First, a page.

What happened to America’s teens when coronavirus disrupted high school?

Nearly half of teens said the pandemic had a negative impact on their academics

By Moriah BalingitOctober 29, 2021 at 8:03 a.m. EDT Washington Post

Before the pandemic, high school had been defined for millions of teenagers by familiar rituals: meeting new friends, big games, agonizing over college admissions, prom, yearbook signing, graduations, tearful goodbyes.

Now, the pandemic has become the signature feature of high school for this cohort of adolescents. The forced isolation and lockdowns wrought havoc on teenage lives and shaped them in ways they will never forget.

Unlike adults, many of the eventsand milestones they missed out on are irretrievable. Vacationsand family reunions can be rescheduled. But once a school year is lost, it is gone forever.

Some teens were forced to grow up faster because of the pandemic. Teenagers became de facto caretakers for younger siblings. They became activists, moved to protest in the streets by the murder of George Floyd. They got jobs to support families when the breadwinners were out of work. And as many as 140,000 children lost a parent or caretaker to covid-19.

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Against this backdrop, some teens struggled in school, many of them managing virtual classes with teachers who were learning on the fly. Students who were lucky enough to return to in-person classes still had to contend with being quarantined or having their schools shut down. But amid this doom and gloom, there was a silver lining: Some students actually liked remote learning. They preferred being home, or having the flexibility, or feeling less frantic about college. Students who felt chronically overscheduled finally had time to stop and breathe. For some, that space allowed them time to figure out who they were.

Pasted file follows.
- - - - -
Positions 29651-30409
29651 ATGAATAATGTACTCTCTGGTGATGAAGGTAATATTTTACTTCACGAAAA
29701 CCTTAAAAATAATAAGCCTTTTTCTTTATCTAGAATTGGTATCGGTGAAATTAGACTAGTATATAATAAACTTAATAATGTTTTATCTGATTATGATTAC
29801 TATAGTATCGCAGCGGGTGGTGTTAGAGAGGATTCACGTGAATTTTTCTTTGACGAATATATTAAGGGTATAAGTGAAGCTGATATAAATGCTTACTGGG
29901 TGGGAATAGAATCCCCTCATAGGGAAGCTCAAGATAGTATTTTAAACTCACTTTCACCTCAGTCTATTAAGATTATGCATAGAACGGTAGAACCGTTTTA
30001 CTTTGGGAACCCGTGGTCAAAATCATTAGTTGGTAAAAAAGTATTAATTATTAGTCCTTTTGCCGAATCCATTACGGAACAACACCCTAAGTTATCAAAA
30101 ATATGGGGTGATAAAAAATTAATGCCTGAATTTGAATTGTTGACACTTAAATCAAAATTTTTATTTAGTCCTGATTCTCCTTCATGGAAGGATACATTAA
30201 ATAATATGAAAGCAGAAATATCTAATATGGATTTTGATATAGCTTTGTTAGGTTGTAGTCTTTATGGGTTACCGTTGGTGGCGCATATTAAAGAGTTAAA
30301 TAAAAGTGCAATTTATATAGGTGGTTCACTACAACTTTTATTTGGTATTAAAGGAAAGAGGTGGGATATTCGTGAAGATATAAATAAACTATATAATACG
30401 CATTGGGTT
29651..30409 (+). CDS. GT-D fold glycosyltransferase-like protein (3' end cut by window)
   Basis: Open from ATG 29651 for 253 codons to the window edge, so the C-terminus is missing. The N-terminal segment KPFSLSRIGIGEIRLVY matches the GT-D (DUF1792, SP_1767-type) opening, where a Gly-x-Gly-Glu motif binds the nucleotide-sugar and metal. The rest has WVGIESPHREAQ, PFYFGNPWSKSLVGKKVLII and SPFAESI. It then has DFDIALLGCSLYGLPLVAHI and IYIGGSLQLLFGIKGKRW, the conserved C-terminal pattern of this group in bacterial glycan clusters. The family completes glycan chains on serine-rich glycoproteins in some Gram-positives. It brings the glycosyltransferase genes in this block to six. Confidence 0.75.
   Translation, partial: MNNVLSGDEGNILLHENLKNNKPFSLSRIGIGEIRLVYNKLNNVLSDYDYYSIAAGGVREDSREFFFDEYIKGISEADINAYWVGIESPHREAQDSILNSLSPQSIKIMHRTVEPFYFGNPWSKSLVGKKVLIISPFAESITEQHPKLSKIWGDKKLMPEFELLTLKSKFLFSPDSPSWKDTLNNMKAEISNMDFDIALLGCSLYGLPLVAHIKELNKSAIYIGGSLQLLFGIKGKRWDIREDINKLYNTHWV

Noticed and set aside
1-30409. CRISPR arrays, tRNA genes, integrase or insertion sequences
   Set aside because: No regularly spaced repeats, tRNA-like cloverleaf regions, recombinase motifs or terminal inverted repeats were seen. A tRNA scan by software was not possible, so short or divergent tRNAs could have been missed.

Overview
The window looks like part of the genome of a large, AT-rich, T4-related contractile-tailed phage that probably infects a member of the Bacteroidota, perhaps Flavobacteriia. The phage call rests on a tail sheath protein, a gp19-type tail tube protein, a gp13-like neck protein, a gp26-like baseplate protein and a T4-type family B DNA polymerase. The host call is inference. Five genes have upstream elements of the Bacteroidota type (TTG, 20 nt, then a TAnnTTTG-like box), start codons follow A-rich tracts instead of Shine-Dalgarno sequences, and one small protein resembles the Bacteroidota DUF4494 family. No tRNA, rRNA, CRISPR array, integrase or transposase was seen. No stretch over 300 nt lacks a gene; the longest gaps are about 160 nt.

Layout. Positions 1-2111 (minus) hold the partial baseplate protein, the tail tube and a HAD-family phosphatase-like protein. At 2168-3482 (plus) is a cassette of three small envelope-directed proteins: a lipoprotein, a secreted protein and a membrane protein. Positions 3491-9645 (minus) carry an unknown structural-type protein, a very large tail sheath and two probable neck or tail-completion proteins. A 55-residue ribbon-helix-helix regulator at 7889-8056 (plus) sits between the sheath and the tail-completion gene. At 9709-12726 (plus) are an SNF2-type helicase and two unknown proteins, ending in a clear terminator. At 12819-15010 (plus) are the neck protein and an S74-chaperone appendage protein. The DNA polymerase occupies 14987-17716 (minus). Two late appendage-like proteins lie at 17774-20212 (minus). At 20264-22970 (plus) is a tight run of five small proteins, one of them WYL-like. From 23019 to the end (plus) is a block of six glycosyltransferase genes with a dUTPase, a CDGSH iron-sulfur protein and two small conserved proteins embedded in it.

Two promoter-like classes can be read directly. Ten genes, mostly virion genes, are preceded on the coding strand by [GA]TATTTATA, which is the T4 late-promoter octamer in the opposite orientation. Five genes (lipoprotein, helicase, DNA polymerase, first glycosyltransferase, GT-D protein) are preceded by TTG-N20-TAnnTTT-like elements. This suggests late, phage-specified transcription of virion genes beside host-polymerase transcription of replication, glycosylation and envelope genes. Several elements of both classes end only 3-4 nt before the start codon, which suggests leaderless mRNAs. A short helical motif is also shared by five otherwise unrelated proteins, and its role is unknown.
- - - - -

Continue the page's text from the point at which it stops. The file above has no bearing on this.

For students already facing challenges in school, the shutdowns and virtual learning often made things worse.Some students stopped showing up altogether, or did so infrequently. Experts fear dropout rates will rise.

Now, the vast majority of teenagers have returned to classrooms. In September, Education Secretary Miguel Cardona told Congress that 96 percent of schools were back in-person.